Send to

Choose Destination
See comment in PubMed Commons below
Aliment Pharmacol Ther. 2011 Jan;33(1):149-59. doi: 10.1111/j.1365-2036.2010.04491.x. Epub 2010 Oct 29.

Use and perceived effectiveness of non-analgesic medical therapies for chronic pancreatitis in the United States.

Author information

  • 1St. Louis University, MO, USA.



Effectiveness of medical therapies in chronic pancreatitis has been described in small studies of selected patients.


To describe frequency and perceived effectiveness of non-analgesic medical therapies in chronic pancreatitis patients evaluated at US referral centres.


Using data on 516 chronic pancreatitis patients enrolled prospectively in the NAPS2 Study, we evaluated how often medical therapies [pancreatic enzyme replacement therapy (PERT), vitamins/antioxidants (AO), octreotide, coeliac plexus block (CPB)] were utilized and considered useful by physicians.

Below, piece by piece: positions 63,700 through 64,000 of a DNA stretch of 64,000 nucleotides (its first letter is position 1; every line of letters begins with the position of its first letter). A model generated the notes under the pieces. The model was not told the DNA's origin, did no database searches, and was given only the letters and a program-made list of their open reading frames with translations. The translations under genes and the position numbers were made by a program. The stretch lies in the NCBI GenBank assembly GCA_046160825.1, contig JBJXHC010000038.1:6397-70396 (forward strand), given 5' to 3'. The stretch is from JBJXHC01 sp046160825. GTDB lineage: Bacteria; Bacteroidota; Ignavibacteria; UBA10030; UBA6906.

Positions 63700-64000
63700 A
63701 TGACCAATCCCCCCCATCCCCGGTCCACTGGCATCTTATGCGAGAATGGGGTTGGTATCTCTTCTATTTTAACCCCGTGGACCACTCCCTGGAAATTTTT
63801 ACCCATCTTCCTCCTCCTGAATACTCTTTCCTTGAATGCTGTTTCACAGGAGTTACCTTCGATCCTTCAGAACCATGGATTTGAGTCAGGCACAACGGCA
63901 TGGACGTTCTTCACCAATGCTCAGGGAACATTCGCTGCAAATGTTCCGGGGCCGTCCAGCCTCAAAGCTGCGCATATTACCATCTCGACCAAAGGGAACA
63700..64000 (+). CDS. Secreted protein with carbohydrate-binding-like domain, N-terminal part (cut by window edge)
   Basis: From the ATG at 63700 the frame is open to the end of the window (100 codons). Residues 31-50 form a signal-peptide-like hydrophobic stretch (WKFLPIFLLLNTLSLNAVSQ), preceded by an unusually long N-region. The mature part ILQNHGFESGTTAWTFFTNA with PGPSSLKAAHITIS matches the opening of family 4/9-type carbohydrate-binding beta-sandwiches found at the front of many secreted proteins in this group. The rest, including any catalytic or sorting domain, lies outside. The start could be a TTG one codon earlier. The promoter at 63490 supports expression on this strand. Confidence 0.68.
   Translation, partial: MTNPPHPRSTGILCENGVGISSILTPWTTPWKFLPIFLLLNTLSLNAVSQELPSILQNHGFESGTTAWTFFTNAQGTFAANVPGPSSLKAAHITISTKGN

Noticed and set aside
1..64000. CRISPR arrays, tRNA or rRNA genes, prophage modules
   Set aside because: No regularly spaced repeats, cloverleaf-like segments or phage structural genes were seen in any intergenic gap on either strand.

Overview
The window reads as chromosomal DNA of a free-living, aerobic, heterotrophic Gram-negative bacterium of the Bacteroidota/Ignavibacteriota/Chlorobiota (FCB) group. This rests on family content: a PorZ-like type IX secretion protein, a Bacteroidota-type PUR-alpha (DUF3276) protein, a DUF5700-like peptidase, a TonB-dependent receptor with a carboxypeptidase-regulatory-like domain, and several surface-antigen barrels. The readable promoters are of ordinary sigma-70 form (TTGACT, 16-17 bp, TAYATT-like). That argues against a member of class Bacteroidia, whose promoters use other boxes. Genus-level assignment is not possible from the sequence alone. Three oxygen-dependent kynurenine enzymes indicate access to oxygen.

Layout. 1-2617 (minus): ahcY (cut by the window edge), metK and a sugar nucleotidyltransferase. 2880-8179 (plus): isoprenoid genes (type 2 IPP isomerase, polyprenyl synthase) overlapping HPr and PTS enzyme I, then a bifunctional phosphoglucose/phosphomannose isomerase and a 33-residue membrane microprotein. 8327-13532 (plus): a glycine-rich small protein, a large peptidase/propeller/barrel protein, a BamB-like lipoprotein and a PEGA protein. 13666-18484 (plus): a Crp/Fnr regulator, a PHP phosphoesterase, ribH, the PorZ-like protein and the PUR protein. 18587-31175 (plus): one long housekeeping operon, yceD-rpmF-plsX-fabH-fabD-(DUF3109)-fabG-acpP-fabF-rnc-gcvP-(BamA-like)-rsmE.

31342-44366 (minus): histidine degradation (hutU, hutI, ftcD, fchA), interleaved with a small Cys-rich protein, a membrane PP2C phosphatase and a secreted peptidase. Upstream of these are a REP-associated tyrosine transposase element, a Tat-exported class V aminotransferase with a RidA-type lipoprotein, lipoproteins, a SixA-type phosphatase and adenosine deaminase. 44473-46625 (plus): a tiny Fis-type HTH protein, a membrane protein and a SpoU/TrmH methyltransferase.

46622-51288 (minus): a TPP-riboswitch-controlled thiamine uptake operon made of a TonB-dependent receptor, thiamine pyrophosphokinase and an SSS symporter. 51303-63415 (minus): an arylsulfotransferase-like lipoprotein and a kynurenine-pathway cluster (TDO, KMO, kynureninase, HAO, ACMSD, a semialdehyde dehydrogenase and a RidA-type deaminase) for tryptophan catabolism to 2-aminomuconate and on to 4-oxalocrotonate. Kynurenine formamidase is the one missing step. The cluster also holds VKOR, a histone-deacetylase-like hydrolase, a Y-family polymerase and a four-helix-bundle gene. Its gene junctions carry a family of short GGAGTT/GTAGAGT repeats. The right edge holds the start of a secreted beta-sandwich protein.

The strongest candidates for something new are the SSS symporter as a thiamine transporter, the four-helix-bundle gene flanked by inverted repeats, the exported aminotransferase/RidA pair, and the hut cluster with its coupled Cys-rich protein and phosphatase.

Oral PERT was commonly used (70%), more frequently in the presence of exocrine insufficiency (EI) (88% vs. 61%, P < 0.001) and pain (74% vs. 59%, P < 0.002). On multivariable analyses, predictors of PERT usage were EI (OR 5.14, 95% CI 2.87-9.18), constant (OR 3.42, 95% CI 1.93-6.04) or intermittent pain (OR 1.98, 95% CI 1.14-3.45). Efficacy of PERT was predicted only by EI (OR 2.16, 95% CI 1.36-3.42). AO were tried less often (14%) and were more effective in idiopathic and obstructive vs. alcoholic chronic pancreatitis (25% vs. 4%, P = 0.03). Other therapies were infrequently used (CPB - 5%, octreotide - 7%) with efficacy generally <50%.


Pancreatic enzyme replacement therapy is commonly utilized, but is considered useful in only subsets of chronic pancreatitis patients. Other medical therapies are used infrequently and have limited efficacy.

© 2010 Blackwell Publishing Ltd.

[PubMed - indexed for MEDLINE]
Free PMC Article
PubMed Commons home

PubMed Commons

How to join PubMed Commons

    Supplemental Content

    Full text links

    Icon for Wiley Icon for PubMed Central
    Loading ...
    Write to the Help Desk